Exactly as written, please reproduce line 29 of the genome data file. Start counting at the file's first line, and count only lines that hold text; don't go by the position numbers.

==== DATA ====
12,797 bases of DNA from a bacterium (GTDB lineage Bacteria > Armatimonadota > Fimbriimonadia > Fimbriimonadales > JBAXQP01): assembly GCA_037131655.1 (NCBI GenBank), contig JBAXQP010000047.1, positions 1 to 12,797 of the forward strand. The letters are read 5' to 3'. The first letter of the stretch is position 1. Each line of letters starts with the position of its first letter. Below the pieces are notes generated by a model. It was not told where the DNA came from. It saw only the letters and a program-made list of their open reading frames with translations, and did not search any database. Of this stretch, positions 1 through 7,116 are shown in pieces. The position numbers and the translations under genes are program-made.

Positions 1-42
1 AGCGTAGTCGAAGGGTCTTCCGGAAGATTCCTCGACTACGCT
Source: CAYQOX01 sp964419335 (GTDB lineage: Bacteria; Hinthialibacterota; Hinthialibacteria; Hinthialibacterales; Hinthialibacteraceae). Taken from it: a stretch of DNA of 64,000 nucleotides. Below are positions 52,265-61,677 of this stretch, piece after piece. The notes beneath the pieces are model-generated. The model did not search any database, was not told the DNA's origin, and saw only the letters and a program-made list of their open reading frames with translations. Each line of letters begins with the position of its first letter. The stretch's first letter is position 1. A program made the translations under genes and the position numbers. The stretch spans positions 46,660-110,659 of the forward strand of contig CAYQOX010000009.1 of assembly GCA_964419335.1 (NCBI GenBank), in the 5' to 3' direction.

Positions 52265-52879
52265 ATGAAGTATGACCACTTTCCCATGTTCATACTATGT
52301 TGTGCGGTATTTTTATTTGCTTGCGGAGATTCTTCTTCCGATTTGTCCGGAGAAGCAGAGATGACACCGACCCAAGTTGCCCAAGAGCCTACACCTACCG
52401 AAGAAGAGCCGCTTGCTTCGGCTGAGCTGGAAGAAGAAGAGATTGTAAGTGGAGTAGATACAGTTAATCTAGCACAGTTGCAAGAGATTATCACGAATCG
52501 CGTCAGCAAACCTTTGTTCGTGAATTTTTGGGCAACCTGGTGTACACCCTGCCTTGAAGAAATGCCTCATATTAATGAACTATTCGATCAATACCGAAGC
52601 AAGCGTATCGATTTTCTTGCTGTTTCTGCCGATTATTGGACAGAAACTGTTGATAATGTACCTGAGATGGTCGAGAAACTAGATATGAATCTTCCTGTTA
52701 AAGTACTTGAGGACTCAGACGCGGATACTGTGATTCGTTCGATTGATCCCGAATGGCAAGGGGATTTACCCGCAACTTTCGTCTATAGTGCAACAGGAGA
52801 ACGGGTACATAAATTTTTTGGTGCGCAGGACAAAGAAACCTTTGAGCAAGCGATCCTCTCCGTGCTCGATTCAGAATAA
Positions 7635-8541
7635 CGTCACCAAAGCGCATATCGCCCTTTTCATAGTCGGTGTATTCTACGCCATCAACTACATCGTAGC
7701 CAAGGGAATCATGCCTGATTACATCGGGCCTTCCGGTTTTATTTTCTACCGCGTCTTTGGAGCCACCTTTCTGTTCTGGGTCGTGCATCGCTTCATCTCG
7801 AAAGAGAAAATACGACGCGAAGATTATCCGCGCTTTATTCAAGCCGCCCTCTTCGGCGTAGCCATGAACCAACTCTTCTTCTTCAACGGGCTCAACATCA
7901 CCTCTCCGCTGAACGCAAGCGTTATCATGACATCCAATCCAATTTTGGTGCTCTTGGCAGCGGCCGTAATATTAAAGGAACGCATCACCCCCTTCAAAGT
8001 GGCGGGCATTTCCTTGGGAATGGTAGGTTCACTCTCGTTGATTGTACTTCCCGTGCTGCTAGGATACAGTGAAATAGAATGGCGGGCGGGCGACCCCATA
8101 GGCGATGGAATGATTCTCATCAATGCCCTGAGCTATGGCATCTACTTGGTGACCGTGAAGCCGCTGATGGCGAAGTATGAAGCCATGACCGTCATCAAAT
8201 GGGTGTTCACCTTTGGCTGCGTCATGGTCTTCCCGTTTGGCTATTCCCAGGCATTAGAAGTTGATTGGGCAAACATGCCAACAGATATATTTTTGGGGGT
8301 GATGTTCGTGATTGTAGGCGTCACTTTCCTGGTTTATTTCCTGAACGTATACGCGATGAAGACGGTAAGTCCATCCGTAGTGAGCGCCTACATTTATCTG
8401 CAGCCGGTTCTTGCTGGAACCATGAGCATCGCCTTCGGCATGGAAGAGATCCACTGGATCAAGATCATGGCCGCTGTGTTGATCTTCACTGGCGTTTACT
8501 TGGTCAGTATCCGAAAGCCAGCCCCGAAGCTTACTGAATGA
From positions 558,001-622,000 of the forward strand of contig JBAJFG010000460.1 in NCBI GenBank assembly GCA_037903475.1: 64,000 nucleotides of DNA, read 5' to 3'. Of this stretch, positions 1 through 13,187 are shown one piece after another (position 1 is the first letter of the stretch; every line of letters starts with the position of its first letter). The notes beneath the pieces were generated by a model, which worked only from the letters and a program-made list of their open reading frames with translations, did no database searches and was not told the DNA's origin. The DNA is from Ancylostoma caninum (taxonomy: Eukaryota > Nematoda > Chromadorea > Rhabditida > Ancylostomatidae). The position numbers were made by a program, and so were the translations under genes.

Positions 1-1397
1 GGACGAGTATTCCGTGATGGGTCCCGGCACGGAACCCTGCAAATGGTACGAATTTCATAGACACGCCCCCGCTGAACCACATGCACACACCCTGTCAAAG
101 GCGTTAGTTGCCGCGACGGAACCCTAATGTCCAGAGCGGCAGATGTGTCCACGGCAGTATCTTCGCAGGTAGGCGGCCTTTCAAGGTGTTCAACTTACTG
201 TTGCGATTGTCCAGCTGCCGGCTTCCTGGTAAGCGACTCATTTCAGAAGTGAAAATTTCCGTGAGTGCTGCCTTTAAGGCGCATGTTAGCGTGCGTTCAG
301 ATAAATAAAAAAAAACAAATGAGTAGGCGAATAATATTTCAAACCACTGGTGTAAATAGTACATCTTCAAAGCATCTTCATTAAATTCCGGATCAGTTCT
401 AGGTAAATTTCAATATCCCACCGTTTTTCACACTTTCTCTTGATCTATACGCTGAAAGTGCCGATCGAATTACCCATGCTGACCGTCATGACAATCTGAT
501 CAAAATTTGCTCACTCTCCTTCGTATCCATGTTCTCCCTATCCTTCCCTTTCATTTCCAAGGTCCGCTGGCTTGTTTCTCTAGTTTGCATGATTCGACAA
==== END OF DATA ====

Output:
301 ATAAATAAAAAAAAACAAATGAGTAGGCGAATAATATTTCAAACCACTGGTGTAAATAGTACATCTTCAAAGCATCTTCATTAAATTCCGGATCAGTTCT